There's a moment in the film with Joan Jett that struck me. She's known for being a really tough, resilient individual in the industry, and yet you see her get a bit emotional on camera talking about her journey to where she is now. It's powerful to watch. 
That actually happened — I wouldn't say quite a bit, but there were some artists where, you know, the things that they had to withstand, oftentimes when they were the first or the only woman, or being told they were the first or the only woman, or that they were so different from other women that they got to be in this hallowed sort of boys' club space — that sort of injury, and that sort of slight, that kind of isolation, that sort of discrimination, especially when you are making art. Even if that art is a product, it is a product of you, it is a product of your vision, your genius, your skill, your 1000s of hours of practice — and then to be subject to some of people's most base level misogyny, and just fear, or their most baked-level racist, homophobic thoughts. ... Some women talked to us about the size-ism that they encountered, even. People trying to have meetings with them and [being] like, "Well, you have to do X, Y and Z to your body to be successful." I mean, the things that these women withstood and managed to continue making art ... being able to just be there in the room with that level of candor and feeling and the stories that these women are passing on about what they had to go through, good and bad — I think you can't help but to be changed by that. ... I think that Joan's [story] is especially poignant for all those reasons that you say — her toughness, as well as her songwriting and all that she is and how she is and how her songs really embody her image and vice versa. She's just such an icon and to see that impact, I think, is really powerful. And I think people need to see it.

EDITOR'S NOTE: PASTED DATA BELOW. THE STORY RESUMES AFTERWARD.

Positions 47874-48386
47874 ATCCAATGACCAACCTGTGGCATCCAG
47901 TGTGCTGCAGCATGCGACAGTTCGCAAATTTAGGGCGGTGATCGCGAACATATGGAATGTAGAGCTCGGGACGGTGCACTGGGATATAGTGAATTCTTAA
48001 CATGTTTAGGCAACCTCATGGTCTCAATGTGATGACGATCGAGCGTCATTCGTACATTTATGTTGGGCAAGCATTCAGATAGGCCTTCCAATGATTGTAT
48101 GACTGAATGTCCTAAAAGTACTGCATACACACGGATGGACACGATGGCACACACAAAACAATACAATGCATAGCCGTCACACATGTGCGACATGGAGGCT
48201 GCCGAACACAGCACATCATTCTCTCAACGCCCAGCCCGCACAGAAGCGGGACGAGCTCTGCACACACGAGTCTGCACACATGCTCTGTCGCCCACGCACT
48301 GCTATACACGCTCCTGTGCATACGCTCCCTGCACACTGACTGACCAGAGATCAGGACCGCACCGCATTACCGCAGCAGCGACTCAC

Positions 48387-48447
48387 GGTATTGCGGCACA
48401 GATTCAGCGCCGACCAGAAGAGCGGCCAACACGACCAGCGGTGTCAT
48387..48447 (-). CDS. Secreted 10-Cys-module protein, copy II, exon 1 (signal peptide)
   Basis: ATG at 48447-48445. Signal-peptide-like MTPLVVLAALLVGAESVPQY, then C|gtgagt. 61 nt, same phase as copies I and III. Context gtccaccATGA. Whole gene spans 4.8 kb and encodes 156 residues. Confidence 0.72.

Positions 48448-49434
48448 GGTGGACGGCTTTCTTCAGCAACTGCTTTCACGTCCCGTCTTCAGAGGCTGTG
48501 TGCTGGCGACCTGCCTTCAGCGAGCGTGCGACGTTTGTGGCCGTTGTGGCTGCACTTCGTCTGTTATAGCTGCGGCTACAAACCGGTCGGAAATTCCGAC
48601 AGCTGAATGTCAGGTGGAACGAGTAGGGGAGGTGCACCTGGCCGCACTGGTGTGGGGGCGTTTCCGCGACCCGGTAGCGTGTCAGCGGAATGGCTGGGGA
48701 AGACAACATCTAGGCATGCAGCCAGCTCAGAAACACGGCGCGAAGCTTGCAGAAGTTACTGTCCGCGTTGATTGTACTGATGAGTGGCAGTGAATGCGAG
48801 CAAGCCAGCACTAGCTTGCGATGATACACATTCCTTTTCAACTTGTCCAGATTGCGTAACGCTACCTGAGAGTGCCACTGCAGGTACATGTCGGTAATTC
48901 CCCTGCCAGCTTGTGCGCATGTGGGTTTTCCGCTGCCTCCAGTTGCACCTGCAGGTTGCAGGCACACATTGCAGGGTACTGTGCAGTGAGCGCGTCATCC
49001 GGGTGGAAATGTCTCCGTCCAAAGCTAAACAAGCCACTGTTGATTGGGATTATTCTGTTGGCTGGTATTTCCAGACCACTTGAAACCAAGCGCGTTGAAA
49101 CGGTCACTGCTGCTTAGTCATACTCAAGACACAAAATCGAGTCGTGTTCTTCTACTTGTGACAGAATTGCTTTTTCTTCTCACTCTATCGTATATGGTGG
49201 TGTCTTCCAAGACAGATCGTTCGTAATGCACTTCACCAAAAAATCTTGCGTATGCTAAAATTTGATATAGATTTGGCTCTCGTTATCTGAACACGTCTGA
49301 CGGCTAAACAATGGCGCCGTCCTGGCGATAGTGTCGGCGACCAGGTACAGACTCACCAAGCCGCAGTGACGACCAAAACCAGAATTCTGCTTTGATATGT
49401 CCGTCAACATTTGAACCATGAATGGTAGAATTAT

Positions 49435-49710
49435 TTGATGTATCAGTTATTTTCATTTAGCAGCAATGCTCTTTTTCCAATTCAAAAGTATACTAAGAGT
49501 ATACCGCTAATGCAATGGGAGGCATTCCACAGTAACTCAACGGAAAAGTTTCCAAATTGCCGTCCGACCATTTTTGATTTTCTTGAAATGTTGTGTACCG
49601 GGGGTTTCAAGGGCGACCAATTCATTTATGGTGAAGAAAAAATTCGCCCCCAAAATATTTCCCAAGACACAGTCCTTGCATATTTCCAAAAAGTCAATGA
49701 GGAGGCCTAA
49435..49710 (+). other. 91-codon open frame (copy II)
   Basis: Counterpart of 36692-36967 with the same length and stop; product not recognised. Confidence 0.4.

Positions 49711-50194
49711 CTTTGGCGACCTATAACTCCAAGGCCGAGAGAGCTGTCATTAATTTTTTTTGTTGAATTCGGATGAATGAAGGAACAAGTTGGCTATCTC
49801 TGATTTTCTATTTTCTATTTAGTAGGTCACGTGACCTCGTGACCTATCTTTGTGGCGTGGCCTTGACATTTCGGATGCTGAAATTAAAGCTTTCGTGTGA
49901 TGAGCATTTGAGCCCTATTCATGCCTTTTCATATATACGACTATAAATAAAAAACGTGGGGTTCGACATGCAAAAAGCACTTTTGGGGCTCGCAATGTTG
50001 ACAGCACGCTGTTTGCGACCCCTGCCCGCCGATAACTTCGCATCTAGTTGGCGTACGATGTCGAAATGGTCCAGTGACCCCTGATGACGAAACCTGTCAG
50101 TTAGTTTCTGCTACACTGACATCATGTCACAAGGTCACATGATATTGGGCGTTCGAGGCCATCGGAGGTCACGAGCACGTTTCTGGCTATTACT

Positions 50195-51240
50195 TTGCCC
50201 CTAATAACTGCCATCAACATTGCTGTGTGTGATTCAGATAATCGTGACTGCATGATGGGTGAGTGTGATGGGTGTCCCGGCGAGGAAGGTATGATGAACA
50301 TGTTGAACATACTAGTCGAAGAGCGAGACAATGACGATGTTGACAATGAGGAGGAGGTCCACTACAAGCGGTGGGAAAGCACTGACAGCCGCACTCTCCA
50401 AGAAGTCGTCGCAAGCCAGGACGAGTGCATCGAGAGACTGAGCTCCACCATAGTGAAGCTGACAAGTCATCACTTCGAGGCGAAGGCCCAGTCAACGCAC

What else would you like people to know about Women Who Rock?
I think it's for people who are fans of music, fans of history, and even if you only like a handful of the artists in here, I think there's a lot of space for discovery and revelation – even if you already are a deep nerd, or if you're just coming to it as a casual fan. I think there's a lot there for people.